Pope, Medvedev talk religion, Mideast in landmark meeting
Russian leader's first visit since relations upgraded17 February, 15:19
The visit is another sign that the once frosty relations between the Holy See and Russia are becoming increasingly cordial and there have been reports a meeting between Benedict and Russian Orthodox Patriarch Kirill could be on the cards soon.
''The parties expressed their pleasure at the good state of bilateral relations and highlighted their desire to strengthen them, also in the wake of the establishment of full diplomatic relations,'' read a Vatican statement.
During ''cordial discussions'' Benedict and Medvedev talked about cooperation on promoting ''human and Christian values'', the importance of inter-religious dialogue and the Middle East. Then they exchanged gifts. Medvedev gave the pontiff the latest volume of the Orthodox Encyclopaedia and a picture of the Kremlim, while the Russian leader received a mosaic of St Peter's.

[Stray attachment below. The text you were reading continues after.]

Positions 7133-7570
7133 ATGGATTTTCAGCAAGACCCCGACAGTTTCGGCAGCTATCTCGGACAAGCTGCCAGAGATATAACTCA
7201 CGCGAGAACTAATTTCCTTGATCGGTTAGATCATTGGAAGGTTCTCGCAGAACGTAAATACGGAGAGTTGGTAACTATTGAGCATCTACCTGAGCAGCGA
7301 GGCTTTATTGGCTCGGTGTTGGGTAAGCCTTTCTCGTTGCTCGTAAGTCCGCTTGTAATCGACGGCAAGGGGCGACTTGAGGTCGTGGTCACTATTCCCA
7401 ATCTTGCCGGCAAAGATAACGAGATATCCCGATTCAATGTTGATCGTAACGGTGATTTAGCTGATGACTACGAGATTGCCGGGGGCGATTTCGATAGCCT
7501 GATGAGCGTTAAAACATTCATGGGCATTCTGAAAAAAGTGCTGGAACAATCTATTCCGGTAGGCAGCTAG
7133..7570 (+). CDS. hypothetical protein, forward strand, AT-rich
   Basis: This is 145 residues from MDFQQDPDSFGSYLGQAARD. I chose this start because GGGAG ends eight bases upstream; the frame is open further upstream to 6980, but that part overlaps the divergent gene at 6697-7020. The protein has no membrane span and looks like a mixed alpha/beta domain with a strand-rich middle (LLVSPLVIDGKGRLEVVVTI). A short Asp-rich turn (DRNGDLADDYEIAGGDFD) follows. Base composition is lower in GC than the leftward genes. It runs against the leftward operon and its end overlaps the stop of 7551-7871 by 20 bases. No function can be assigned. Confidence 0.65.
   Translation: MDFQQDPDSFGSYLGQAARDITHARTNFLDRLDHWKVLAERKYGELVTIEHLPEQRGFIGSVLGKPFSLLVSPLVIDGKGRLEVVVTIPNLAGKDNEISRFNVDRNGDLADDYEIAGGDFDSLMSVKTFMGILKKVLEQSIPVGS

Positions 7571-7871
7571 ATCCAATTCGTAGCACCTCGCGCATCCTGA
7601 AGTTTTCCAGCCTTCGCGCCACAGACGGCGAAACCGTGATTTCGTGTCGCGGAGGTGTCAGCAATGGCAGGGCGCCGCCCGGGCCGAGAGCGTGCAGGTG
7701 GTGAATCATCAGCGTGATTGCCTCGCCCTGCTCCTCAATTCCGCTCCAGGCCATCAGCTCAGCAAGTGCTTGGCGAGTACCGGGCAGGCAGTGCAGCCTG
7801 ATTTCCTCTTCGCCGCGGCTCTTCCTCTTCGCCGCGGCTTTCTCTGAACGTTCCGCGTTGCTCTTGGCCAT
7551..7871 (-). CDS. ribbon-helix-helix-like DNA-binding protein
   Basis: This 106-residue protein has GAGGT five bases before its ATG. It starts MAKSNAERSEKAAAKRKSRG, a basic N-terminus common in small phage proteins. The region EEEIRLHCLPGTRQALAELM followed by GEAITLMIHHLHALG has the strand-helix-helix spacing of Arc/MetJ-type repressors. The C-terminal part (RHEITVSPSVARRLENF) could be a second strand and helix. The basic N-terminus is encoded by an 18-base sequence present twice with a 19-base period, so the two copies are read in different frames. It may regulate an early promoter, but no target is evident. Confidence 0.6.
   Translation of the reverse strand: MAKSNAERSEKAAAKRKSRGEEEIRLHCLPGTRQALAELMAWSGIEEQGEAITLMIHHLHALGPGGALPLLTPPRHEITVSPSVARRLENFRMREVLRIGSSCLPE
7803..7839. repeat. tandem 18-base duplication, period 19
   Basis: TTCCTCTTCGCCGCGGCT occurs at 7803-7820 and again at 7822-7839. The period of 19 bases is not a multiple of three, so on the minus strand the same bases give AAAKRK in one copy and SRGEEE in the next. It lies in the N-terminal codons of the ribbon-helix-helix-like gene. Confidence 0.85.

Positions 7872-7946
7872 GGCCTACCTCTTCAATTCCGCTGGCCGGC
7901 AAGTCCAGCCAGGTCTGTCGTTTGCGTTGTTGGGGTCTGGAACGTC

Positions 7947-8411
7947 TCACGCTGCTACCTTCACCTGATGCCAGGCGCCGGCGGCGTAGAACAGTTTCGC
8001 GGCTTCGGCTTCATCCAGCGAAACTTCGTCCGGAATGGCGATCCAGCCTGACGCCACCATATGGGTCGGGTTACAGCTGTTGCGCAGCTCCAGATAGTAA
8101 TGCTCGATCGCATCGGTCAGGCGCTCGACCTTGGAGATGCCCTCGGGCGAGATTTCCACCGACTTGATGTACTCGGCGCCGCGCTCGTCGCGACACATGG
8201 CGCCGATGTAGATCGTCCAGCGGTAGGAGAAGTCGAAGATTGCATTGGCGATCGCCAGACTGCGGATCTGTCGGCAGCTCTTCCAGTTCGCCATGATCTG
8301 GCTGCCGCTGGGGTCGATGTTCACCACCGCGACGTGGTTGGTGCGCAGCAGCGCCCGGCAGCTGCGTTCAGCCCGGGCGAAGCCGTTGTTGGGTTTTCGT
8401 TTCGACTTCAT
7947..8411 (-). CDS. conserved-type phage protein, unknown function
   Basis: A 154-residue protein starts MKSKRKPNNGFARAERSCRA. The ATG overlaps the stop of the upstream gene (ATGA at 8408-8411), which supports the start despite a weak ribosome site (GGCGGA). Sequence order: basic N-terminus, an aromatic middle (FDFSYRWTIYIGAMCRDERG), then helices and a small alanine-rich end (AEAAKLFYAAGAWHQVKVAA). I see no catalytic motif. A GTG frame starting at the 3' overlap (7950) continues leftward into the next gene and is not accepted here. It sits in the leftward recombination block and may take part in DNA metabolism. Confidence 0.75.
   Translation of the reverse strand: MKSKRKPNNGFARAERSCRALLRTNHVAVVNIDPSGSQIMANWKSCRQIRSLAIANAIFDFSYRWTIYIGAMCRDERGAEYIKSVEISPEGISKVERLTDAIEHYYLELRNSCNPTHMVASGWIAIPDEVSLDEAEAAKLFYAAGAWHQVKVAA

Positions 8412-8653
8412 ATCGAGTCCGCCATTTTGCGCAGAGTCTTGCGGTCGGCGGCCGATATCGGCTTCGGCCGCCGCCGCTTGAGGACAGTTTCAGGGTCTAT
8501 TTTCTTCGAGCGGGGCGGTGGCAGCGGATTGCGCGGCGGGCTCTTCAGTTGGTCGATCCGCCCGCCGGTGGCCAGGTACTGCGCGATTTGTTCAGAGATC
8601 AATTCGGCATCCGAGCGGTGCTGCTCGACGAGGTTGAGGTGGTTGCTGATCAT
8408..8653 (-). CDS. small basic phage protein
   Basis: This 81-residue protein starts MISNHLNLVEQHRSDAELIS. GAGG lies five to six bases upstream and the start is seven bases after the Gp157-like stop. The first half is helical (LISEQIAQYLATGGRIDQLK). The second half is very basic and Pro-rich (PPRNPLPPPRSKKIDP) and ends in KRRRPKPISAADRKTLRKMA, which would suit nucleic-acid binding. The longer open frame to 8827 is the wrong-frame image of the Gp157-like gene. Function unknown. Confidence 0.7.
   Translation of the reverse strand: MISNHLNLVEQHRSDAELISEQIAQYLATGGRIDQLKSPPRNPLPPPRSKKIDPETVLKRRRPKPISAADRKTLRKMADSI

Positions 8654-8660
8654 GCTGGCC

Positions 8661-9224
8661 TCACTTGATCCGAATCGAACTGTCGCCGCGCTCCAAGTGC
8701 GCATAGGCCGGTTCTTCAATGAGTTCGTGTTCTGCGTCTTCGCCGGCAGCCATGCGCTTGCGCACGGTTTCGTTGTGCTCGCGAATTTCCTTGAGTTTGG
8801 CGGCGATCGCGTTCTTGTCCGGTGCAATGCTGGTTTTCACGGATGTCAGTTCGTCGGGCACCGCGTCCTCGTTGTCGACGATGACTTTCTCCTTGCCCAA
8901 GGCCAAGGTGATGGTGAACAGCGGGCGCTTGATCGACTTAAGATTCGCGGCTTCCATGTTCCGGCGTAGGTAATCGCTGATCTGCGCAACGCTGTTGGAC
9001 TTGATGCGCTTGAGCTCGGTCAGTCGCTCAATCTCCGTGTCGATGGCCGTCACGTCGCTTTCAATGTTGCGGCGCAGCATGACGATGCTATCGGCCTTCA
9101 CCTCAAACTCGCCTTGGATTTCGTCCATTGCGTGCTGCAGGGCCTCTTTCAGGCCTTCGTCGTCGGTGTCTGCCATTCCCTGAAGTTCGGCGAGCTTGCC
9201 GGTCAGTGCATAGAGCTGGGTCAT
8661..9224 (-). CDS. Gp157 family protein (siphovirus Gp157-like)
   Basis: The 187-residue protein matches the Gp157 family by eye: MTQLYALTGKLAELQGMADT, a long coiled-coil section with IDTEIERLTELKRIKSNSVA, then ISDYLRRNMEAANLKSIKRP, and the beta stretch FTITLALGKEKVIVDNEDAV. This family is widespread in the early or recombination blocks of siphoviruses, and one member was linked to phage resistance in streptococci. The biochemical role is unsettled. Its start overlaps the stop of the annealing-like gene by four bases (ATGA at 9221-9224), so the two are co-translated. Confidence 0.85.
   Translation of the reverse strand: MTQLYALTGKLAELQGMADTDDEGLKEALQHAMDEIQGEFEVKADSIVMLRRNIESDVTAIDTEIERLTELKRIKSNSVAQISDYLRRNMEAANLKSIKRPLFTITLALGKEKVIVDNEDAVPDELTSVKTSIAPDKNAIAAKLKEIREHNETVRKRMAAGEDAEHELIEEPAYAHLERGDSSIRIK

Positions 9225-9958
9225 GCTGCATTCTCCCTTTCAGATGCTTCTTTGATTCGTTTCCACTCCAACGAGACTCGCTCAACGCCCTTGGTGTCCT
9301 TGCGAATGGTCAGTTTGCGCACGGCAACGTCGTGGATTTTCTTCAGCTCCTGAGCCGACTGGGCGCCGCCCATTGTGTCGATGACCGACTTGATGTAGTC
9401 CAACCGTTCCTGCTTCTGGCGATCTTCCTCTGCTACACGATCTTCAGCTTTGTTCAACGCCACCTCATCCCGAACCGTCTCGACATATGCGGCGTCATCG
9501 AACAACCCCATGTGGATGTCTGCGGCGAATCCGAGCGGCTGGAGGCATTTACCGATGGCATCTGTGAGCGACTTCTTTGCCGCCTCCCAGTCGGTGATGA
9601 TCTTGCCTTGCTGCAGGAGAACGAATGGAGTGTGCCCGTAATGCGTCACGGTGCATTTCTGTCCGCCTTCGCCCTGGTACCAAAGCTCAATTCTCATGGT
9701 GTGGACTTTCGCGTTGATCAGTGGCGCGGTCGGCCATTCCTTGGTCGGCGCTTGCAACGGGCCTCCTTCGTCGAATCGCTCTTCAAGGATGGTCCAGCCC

The Vatican and Russia were able to formally upgrade their relations from 'official' to 'diplomatic' in December 2009 following a thaw of relations between the Catholic and Russian Orthodox churches.
The Russian church had accused the Catholics of trying to lure people over to their brand of Christianity on their back yard, prompting unfriendly relations between the Holy See and the Russian state too.
Kirill's predecessor Alexy II, who died in 2008, long refused to meet John Paul II and former Russian President Vladimir Putin - who is now the country's prime minister - was one of the few heads of state not to attend the late pope's funeral in 2005.
But the two churches are now increasingly seeking to launch joint initiatives on areas of concern to them, such as growing secularism in Europe.
After the visit to the Vatican, Medvedev boarded a flight to Moscow having met Italian Premier Silvio Berlusconi and President Giorgio Napolitano on Monday. Berlusconi and Medvedev inaugurated the Italian-Russia cultural exchange year, which starts with a show by Russian painter Alexander Deyneka at Rome's Palazzo delle Esposizioni centre.
A number of commercial and security accords were signed during Medvedev's two-day visit, including an agreement between Russian energy giant Gazprom and Italy's ENI for the development of oil fields in Libya.